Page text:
DETROIT—An effort by deep-pocketed philanthropists to save the bankrupt city of Detroit’s art treasures began with a chance meeting last year and nears a culmination June 20 when Michigan Gov. Rick Snyder authorizes millions in state help.
But that work could be for naught if the city’s pensioners and workers—who are nearing a deadline for an historic vote on Detroit’s plan to get out of bankruptcy—reject what has been dubbed the “Grand Bargain.”
“It is really not in our hands,” said Rip Rapson, president of the Kresge Foundation, which has pledged $100 million toward the plan. “We fully understand that the pensioners have to make very hard decisions as to whether this is something they can support.”
The state’s contribution of $195 million, along with $366 million from foundations and a $100 million pledge from the Detroit Institute of Arts, would replace hundreds of millions being cut from retiree pensions, while stopping bond insurers and other creditors from forcing the sell-off of city-owned art such as Van Gogh’s “Self Portrait.” The money would come over 20 years, placing the value at about $816 million.
As part of the deal, the artwork will go into a charitable trust.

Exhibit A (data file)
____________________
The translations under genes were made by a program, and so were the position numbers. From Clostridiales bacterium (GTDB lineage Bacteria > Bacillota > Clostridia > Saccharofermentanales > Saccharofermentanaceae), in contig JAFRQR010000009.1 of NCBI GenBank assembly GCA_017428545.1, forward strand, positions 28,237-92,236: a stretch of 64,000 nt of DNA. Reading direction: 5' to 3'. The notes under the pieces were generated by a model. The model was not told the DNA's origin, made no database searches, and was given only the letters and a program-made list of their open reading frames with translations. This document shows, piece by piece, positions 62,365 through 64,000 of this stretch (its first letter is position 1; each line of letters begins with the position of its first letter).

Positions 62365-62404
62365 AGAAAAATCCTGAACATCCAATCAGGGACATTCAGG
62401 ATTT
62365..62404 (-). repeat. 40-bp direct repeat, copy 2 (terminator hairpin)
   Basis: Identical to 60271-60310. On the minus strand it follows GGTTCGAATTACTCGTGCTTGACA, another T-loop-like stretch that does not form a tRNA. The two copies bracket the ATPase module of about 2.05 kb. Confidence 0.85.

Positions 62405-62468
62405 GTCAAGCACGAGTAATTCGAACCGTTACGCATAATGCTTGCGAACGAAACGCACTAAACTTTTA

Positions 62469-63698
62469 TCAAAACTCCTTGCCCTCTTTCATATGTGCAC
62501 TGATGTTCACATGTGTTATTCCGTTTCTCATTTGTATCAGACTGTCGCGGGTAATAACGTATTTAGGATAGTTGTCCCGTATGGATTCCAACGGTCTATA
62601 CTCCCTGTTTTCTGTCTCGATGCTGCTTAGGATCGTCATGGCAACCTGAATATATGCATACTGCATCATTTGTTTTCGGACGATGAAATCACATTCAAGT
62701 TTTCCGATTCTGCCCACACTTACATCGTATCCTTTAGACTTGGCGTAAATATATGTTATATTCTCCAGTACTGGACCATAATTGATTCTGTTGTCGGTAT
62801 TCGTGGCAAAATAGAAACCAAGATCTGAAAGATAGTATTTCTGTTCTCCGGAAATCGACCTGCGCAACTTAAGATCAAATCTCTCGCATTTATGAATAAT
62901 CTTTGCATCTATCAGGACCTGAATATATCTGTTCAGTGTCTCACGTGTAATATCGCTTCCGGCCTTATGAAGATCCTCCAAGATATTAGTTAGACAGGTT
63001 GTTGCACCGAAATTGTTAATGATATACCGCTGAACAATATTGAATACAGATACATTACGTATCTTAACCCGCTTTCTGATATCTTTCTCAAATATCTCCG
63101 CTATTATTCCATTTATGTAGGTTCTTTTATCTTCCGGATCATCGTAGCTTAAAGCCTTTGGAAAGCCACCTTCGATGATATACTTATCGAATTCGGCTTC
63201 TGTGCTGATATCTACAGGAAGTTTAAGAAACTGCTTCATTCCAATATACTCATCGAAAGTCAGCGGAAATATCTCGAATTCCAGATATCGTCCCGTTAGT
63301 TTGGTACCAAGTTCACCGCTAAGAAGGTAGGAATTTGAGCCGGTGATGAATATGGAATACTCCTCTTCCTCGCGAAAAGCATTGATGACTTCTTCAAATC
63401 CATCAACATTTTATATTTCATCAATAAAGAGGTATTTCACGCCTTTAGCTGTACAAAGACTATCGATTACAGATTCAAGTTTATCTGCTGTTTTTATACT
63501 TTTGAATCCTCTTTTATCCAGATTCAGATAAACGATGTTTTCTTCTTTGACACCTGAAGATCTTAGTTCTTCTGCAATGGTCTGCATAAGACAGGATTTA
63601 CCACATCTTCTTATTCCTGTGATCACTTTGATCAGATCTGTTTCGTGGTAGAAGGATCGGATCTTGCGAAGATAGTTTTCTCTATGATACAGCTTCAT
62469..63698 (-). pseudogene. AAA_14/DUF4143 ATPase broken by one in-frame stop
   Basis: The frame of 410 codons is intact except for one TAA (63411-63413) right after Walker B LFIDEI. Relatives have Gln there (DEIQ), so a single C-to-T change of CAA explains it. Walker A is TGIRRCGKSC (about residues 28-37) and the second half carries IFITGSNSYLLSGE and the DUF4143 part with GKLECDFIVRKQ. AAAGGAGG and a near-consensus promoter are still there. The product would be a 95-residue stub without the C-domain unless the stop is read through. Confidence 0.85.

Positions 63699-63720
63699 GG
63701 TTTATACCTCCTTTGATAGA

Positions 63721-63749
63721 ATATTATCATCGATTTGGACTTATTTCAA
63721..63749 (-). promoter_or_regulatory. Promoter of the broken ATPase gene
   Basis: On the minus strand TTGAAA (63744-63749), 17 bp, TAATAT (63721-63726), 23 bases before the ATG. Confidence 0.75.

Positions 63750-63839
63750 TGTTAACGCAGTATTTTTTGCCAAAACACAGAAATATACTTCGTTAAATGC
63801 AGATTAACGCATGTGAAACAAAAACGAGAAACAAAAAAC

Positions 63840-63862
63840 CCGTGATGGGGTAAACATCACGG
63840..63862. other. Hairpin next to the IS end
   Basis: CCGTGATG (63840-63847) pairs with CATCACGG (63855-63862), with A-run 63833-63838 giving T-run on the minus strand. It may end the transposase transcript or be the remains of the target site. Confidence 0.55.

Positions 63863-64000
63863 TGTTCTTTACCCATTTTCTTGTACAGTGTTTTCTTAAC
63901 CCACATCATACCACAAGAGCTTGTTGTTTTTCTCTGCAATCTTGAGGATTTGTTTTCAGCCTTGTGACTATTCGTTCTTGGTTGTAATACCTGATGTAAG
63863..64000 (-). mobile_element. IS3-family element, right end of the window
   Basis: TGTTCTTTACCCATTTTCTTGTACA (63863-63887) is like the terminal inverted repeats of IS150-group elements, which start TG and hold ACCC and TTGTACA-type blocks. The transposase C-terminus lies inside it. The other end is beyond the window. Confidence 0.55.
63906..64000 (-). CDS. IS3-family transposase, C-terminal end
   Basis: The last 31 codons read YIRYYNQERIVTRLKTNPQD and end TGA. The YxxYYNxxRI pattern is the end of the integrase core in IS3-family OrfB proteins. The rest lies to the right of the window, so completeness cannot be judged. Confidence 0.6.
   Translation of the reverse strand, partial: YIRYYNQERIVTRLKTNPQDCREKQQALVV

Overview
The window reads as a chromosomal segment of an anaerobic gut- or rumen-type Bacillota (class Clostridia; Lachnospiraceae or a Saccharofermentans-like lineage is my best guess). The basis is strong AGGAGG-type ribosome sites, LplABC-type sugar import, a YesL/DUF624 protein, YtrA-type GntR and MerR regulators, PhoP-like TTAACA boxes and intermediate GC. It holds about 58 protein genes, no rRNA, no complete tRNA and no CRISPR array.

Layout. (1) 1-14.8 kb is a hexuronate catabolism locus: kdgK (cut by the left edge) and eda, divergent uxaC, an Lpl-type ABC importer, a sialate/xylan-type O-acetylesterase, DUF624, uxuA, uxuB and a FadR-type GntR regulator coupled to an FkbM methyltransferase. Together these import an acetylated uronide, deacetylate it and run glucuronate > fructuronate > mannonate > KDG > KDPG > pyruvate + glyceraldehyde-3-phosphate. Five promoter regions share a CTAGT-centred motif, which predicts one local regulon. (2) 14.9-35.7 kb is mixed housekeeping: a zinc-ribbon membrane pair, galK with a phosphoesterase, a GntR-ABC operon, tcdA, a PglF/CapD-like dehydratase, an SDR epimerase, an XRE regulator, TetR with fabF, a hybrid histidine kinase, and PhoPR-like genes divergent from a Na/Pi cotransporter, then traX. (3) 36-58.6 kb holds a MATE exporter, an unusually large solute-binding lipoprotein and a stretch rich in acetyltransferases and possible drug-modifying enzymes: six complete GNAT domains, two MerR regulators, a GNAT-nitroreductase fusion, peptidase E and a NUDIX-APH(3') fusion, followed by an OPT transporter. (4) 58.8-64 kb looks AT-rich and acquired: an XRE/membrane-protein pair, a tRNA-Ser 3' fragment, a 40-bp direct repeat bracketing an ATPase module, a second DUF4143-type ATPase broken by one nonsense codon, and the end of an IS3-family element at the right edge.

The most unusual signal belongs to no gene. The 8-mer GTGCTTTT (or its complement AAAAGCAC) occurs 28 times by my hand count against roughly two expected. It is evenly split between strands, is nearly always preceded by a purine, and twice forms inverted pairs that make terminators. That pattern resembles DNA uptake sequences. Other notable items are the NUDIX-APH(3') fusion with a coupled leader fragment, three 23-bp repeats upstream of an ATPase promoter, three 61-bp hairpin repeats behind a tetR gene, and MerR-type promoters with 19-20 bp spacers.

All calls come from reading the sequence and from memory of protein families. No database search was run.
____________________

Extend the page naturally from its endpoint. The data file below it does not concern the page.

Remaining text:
Retirees and city workers have until July 11 to vote, which is included in state-appointed emergency manager Kevyn Orr’s plan for Detroit’s restructuring. The city filed for the largest municipal bankruptcy in history last summer, and a trial on the restructuring is set for August. Orr has said he hopes to have Detroit out of bankruptcy by the end of this summer.
In May, Orr said early ballots showed workers and retirees supporting the plan by about two to one. His spokesman, Bill Nowling, said Thursday that they cannot release detailed numbers, but “are encouraged by the voting activity.”
Retiree Mary Highgate, who plans to return her ballot July 1, believes Orr’s plan will proceed regardless of the vote result.
“Everybody I know is voting ‘no’ because we don’t trust them,” said Highgate, 69. “I’m voting No! No! No!”
The financial contributions from the foundations, state and museum also mean little to her because Highgate doubts that concern for retirees is the true motivation.
“All they care about is the art,” she said. “Do you really think they care about the little people? Have they ever?”